Molds and Mildews of Beans in Connecticut

White Mold is caused by the fungus Sclerotinia sclerotium. It affects beans and “practically all vegetable crops” worldwide, except in tropical regions. The disease is favored by cool, moist weather during and after flowering. Symptoms appear soon after bloom until harvest, and can also appear in storage. The disease can kill the plant, greatly decrease yield, and can cause severe storage losses.

Symptoms: Symptoms usually appear about 7 days after bloom, with a white cottony growth on the flower surface. Later, irregularly shaped water-soaked spots appear on stems, then on branches and leaves. Spots enlarge to become soft watery, slimy rots. Cottony fungus grows over these parts, then small, hard, black structures develop. Leaves above the stem infections become yellow then brown and often drop. The plants may wilt and the canopy may appear more open due to the loss of leaves. One or more stem infections can kill a plant. When leaves are infected, they dry out and bleach to a pale brown or white, much paler than a normal dead leaf color. The fungus can grow into the pods, or they can be infected by splashing spores. The white cottony fungal growth can completely cover the pods. Infected but symptomless pods harvested with healthy pods provide the beginning for severe storage/transit loss.

Prevention: It is important to keep the leaves and the soil surface dry and the air around the plants circulating. Choose cultivars that have an open canopy and upright growth habit. Space rows widely, and orient rows so the prevailing winds blow down the rows. Avoid planting in low areas where soil remains wet for long periods, or near windbreaks where leaves won’t dry. Irrigate only when necessary, and irrigate early in the day so leaves and soil can dry. Excessive amounts of nitrogen fertilizer should be avoided. Refrigerate harvested pods at 45-50 F to avoid storage losses. Resistance is available for this disease, and is usually related to upright growth habit.

Contact your local Cooperative Extension center or refer to current recommendations for chemical control measures in the latest New England Vegetable Management Guide.

Remove all diseased plant material. After an episode of disease, rotate away from susceptible crops for 7 years.

Downy Mildew is caused by Phytophthora phaseoli. It affects Lima Bean. The disease was first reported in 1889 in CT, and is now found worldwide. It primarily causes molding of the pods, especially those lying close to the soil. It may cause seedlings to damp off as well.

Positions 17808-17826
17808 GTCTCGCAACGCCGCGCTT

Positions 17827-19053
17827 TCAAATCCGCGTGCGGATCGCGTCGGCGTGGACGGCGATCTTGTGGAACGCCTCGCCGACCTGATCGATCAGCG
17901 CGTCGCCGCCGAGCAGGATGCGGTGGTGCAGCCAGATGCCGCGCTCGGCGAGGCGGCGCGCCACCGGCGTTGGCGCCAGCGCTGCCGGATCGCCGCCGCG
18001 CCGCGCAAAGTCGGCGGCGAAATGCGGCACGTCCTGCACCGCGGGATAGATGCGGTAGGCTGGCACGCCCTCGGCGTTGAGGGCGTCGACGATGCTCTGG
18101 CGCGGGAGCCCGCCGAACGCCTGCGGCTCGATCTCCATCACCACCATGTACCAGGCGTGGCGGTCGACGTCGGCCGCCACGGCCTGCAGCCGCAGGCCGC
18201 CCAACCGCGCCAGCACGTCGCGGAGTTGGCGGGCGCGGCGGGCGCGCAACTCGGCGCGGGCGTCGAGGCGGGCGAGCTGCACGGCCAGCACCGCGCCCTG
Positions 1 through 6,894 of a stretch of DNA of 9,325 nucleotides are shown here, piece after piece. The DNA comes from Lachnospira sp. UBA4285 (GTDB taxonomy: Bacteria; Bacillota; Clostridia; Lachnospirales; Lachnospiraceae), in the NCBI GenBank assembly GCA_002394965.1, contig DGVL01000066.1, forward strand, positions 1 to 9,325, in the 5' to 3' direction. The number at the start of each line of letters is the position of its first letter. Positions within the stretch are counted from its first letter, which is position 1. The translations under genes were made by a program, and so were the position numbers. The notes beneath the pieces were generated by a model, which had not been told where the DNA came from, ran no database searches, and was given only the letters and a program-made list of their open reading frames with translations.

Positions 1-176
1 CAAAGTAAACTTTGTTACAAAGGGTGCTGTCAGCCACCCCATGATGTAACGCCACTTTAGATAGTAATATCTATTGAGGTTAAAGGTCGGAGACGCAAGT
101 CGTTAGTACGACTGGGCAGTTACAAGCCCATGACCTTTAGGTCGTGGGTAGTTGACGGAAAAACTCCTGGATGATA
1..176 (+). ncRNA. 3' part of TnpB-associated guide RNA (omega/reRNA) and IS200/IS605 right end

Symptoms: On leaves, symptoms start as white spots that enlarge and eventually cause the leaves to wilt and die. Young branches, flower branches, and buds are distorted and covered with white downy or cottony mold. Older leaves are usually not heavily covered with mold, but the leaf veins may be purplish and twisted. White downy or cottony mold appears in patches on pods. The invaded areas may be bordered in reddish-purple. The pods shrivel, die, and turn black. Seeds may be invaded as the fungus grows through the pod. They usually remain attached to the plant.

Identification of disease: White downy or cottony mold.

Prevention: Use disease free seed. Plant resistant varieties. Plant in well-drained soil. Rows should run the direction of the prevailing wind to increase air circulation and promote leaf drying. Crop rotations can be helpful. Plow under debris after harvest. Rotate with other crops for 2 years.
Contact your local Cooperative Extension center or refer to current recommendations for chemical control measures in the latestNew England Vegetable Management Guide.


  • Hall, R., and J. R. Steadman. White Mold. pp. 28-29 in Compendium of Bean Diseases. R. Hall, ed. APS Press, St Paul, MN. 1991.
  • Sherf, A.F. and A. A. MacNab. Vegetable Disease and Their Control. John Wiley and Sons, New York. 1986.
  • Schwartz, H.F. Downy Mildew. p. 19 in Compendium of Bean Diseases. R. Hall, ed. APS Press, St Paul, MN. 1991.

By: Pamela S. Mercure, IPM Program Assistant, University of Connecticut

Updated by: Mary Concklin, UConn IPM. 2012

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